Saturday 10 October 2009
(Photo: 50mm / Flickr)
Uxbridge, Canada - Fish catches are expected to decline dramatically in the world's tropical regions because of climate change, but may increase in the north, said a new study published Thursday.
This mega-shift in ocean productivity from south to north over the next three to four decades will leave those most reliant on fish for both food and income high and dry.
"The shift is already happening, we've been measuring it for the last 20 years," said Daniel Pauly, a renowned fisheries expert at the University of British Columbia (UBC).
"Major shifts in fish populations will create a host of changes in ocean ecosystems likely resulting in species loss and problems for the people who now catch them," Pauly told IPS.
In the first major study to examine the effects of climate change on ocean fisheries, a team of researchers from UBC and Princeton University discovered that catch potential will fall 40 percent in the tropics and may increase 30 to 70 percent in high latitude regions, affecting ocean food supply throughout the world by 2055.
The study, published in the journal Global Change Biology, examined the impacts of rising ocean temperatures, changes in salinity and currents resulting from a warming climate.
"Many tropical island residents rely heavily on the oceans for their daily meals. These new findings suggest there’s a good chance this important food source will be greatly diminished due to climate change," said lead author William Cheung, a researcher at the University of East Anglia in Britain who conducted the study while at UBC.
Countries facing the biggest loss in catch potential include Indonesia, the United States (excluding Alaska and Hawaii), Chile and China.
Pauly told IPS that the recently documented rises in ocean acidity and anoxia levels in many parts of the ocean were not part of this study but will be part of future reports. Nor were the observed changes in plankton production.
"This estimate is conservative," he explained. "We will likely project significant additional reductions in fish catch."
Many oceanographers predict severe loss of coral reefs in coming decades due to rising acidity from emissions of carbon dioxide into the atmosphere. Corals support about 25 to 33 percent of the oceans' living creatures. Some one billion people depend directly and indirectly on reefs for their livelihoods.
"If the poor people in this region cannot eat what they grow or catch or what their neighbour grows or catches, they don't eat," Pauly said.
Meanwhile, industrial fisheries operating in tropical regions are scooping up enormous amounts of fish anchovies, herring, mackerel and other small pelagic forage fish to feed to farmed salmon or turn into animal feed or pet food, another study reported this week.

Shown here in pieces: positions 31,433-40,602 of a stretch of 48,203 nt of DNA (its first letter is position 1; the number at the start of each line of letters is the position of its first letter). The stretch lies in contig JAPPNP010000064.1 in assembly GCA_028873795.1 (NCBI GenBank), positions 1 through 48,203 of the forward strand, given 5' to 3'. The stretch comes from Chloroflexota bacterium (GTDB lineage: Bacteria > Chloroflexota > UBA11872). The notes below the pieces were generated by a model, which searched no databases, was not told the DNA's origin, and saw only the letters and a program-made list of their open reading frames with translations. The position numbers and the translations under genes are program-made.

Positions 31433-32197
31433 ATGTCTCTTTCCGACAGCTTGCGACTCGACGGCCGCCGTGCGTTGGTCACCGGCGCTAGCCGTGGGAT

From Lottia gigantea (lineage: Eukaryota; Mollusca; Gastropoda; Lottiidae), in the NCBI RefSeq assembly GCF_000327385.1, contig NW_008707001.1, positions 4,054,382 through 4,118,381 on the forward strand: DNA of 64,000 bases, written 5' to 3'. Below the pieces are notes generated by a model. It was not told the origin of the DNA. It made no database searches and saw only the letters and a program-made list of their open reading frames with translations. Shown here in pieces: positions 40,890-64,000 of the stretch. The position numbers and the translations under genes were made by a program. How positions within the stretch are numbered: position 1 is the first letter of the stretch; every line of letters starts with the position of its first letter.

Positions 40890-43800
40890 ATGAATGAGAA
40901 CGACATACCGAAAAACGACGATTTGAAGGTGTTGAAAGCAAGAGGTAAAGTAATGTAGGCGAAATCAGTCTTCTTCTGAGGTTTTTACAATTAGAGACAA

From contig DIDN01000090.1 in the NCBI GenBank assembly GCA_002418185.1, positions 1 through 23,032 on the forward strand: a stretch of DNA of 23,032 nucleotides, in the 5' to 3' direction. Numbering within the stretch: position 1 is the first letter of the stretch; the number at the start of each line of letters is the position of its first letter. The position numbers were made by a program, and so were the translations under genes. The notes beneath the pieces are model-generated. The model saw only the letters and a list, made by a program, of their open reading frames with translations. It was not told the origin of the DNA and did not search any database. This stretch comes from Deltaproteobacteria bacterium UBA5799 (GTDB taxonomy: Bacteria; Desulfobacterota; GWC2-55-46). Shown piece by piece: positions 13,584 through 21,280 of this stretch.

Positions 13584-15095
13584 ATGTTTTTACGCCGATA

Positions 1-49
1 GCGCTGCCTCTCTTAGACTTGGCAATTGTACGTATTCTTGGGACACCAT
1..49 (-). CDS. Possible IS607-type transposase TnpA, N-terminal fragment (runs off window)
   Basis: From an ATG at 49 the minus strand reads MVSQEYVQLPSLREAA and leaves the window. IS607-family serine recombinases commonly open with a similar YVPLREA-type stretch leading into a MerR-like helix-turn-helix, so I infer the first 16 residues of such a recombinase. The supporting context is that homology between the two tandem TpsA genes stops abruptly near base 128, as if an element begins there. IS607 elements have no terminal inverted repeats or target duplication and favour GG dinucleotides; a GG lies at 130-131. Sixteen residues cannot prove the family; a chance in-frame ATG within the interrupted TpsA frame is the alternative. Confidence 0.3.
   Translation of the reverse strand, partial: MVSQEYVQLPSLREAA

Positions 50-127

In 2006, aquaculture consumed 57 percent of fish meal and 87 percent of fish oil, the study published in the journal Ambio reported.
This has pushed the price of fish up and reduced the amount of protein available to hundreds of millions of people mainly in tropical regions, according to authors Albert Tacon of the University of Las Palmas, Spain and Marc Metian of the University of Hawaii.
These small pelagic forage fish contribute more than 50 percent of the total food fish supply in more than 36 countries in Africa, Asia and elsewhere. Especially hard-hit is sub-Saharan Africa, where more than half of the population receives 25 percent or more of its protein from fish.
In the competition between food and feed, the poor are losing. In Mexico, a fish called the California pilchard traditionally was used for fishmeal and processed for direct human consumption. Now, due to increased demand from tuna aquaculture operations, the price of California pilchard has shot up, making it too expensive for many Mexicans to eat.
Human nutritional demands in impoverished communities needs to be a priority, Tacon and Metian write. "National government must also set limits on the use of fish as animal feed".
Previous studies looking at impacts of climate change on the global food supply have only considered land-based food sources and these concluded that tropical areas will see a decline in land productivity. The most recent and comprehensive study, reported by IPS, projects significant declines in crop yields and major price increases.
The negative effects of climate change are especially pronounced in Sub-Saharan Africa and South Asia, the International Food Policy Research Institute study concluded.
Add in the projected shift in fish catch from south to north and climate change will likely bring major reductions in the food supply in tropical regions.
Industrialised countries should not be surprised this is coming and should be prepared to assist developing countries and small island states adapt, the University of East Anglia's Chueng told IPS in an interview from Norwich, England.
The study also projects that warmer waters will boost fish catches substantially in Norway, Greenland, Alaska and the east coast of Russia. While greater catch potential in colder regions might appear beneficial, the authors caution that more research is needed to account for the multitude of dynamic factors that affect every ecosystem.
"While warmer waters might attract new species to colder regions, the rise in temperature might make the environment inhospitable to current species in the region that cannot move to even higher latitudes," said Pauly.
Even if the northern ocean increases in productivity in the future, it will barely be enough to maintain current levels of fish consumption. "There will be no transfer of 'surplus' fish from the north to south," he said.
And without major reductions in carbon emissions, "We are facing the end of civilisation as we know it," he said. "The collapse of fisheries in much of the world would be a sideshow."
Visit IPS news for fresh perspectives on development and globalization.